Why We Learn

Before we get too smug about the past century of scientific progress, note that scientists developed the theory of special relativity before developing a consensus on the existence of the female orgasm.

Scientific inquiry into sex didn’t begin until the 20th century, and until the 1950s remained at the extreme fringes of biology, medicine, and psychology. Participants were nearly impossible to recruit. Many researchers completed their studies with prostitutes, research assistants, spouses, and, when necessary, themselves:

“Rather than risk being fired or ostracized by explaining their unconventional project to other people and trying to press those other people into service, researchers would simply, quietly, do it themselves.”

Mary Roach, Bonk

Measurement instruments were even more difficult to acquire. Mid-20th century researchers like William Masters and Virginia Johnson built their own makeshift penis cameras to get a better look at the action:

“The dildo camera unmasked, among other things, the source of vaginal lubrication: not glandular secretions but plasma seeping through the capillary walls in the vagina.”

Mary Roach, Bonk


Here’s the thing: The Hubble telescope recently photographed a galaxy 13.8 billion light years away, literally looking back in time to the formation of the universe. It is very likely that we will develop 3D-printed human kidneys for transplant before we develop a complete model of the mechanics of human insemination.

We are taught to view technology as the bottleneck for understanding the world around us. If only we had more engineers and data scientists to build the gadgets and crunch the numbers, we’d usher in our age of abundance.

We could build a machine to perfectly record and analyze every detail of human sexuality, and we’d still be screwed without thousands of people willing to strip down and jump in, without governments and universities willing to fund the studies, without teachers and parents ready to broach the subject. Until we de-stigmatize human bodies and everything we like to do with them, we’ll never fully understand or heal them.

For our most important human problems, technology is not the bottleneck.

The bottleneck is people willing to talk frankly, to act shamelessly, to share generously.

The bottleneck is culture.


Bonk, by Mary Roach, is a frank, generous, and hilarious look at history and science of sex.  Check it out here.

Why We Act

Interest is asking questions. Care is attachment to a specific answer.

So when Chuck Klosterman confesses, “I don’t think being interested in something and giving a fuck about about it are remotely connected,” he also describes the ideal state for a journalist: inquisitive and unbiased.

In fact, it’s enlightening to locate our personal and professional lives along these two dimensions: interest and care. Consider these the four quadrants of curiosity:

1. Not interested, don’t care: We are ignorant of these topics. Everything we are easily convinced about falls here. For most, this includes plate tectonics, foreign tax law, the sex lives of the elderly, and plot of the Entourage movie. Common professions of people that don’t ask questions and don’t care about answers: hitmen, political lobbyists.

2. Not interested, but care: Here we hold strong opinions, but don’t have the time or courage or curiosity to question what we believe. Usually includes city planning, contemporary fashion trends, superior pizza locations, how cell phones work, our cholesterol level, books that we buy and don’t read. Common professions of people that care without interest: people more successful in school than out of school, terrible journalists, unsuccessful investors, bad spouses, unethical academics, bloggers.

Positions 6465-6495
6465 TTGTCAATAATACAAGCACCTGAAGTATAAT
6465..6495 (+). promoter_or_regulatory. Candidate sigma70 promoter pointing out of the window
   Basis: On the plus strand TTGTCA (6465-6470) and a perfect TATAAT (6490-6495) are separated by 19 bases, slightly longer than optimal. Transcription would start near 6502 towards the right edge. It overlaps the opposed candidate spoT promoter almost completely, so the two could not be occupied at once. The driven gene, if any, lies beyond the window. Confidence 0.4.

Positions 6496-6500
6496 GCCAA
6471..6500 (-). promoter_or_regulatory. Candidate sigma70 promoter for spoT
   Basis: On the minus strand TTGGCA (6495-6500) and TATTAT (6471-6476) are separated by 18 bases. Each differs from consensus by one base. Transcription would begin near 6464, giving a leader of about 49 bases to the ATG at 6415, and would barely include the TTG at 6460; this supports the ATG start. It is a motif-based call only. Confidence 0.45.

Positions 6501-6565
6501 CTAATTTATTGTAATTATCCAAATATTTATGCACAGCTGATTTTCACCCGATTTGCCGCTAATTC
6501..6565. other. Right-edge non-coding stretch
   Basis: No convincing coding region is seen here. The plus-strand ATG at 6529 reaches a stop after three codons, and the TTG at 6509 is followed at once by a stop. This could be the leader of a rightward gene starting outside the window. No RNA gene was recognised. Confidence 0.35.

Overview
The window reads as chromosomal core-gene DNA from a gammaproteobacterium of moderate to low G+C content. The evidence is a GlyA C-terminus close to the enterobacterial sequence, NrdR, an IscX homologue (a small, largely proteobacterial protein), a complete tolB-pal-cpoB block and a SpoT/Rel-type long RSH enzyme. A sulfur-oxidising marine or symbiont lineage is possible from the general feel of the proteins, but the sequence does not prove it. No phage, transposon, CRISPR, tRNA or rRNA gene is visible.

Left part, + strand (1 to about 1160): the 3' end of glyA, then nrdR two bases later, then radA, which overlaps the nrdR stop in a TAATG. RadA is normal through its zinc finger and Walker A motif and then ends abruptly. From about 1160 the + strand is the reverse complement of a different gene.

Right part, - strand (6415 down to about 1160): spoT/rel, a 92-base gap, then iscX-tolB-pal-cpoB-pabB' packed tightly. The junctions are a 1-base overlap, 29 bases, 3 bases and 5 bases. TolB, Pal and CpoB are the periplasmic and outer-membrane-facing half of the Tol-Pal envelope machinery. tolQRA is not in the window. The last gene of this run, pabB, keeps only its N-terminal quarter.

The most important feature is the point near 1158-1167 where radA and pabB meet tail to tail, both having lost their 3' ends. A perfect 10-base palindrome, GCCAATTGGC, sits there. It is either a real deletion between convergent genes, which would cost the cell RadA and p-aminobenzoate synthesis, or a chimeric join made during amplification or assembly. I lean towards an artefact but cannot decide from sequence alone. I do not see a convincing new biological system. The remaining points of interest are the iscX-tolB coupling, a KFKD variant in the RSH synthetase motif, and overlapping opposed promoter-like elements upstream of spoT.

3. Interested, don’t care: These topics elicit neutral questioning. We ask, and we keep asking, because we’re not partial toward any particular answer. Includes the worlds of astronomy, non-applied (pure) mathematics, neurotic cat behavior, and combat. Here we meet ethical scientists, empiricists, platoon leaders, photojournalists, taxi drivers, strippers, successful investors, and people more successful out of school than in school.

4. Interested, and care: Ugh. These are the topics that inspire passion within us. Exhausting, ideological passion. We research obsessively. Each answer inflames or revolts us. We know every scrap of trivia, and when we run out of questions we invent hypotheticals. We know we’re right; we must be. After all (we say smugly), we ask the most questions. These are our zealots, nerds, bodybuilders, annoying students, fiction authors, and people who want to create new schools.

Every idea, every event, every subject, every app, every meme, every possible conversation, every person we meet, every history and every future fall somewhere along these two dimensions for you.

And should you be dissatisfied with any of these, consider moving to a new quadrant.

Why We Talk

Abstinence-only sex education is empirically, ethically, catastrophically harmful.

And yet in typically Puritan fashion, American schools also teach abstinence-only writing. Writing, teachers and textbooks insist, is solely for the purpose of impregnating the reader with information. To dabble in the meandering self-pleasure of wordplay; to tempt our reader with theoretical tangents; to tickle, twist, and tease meanings – this, we learn, is deviancy.

They shame us with red marks over the paper.

Virtue, they tell us, is keeping our sacred audience in mind during the whole process. Grace, treating words with economy rather than promiscuity. Clarity! Directness! No seed spilled on the ground!

In this context, it is little wonder that so many adults leave school writing and reading like bashful nuns, inexperienced in the art of prose-making. Fumbling for words with the lights out. Proud of their large vocabularies, no idea how to use them.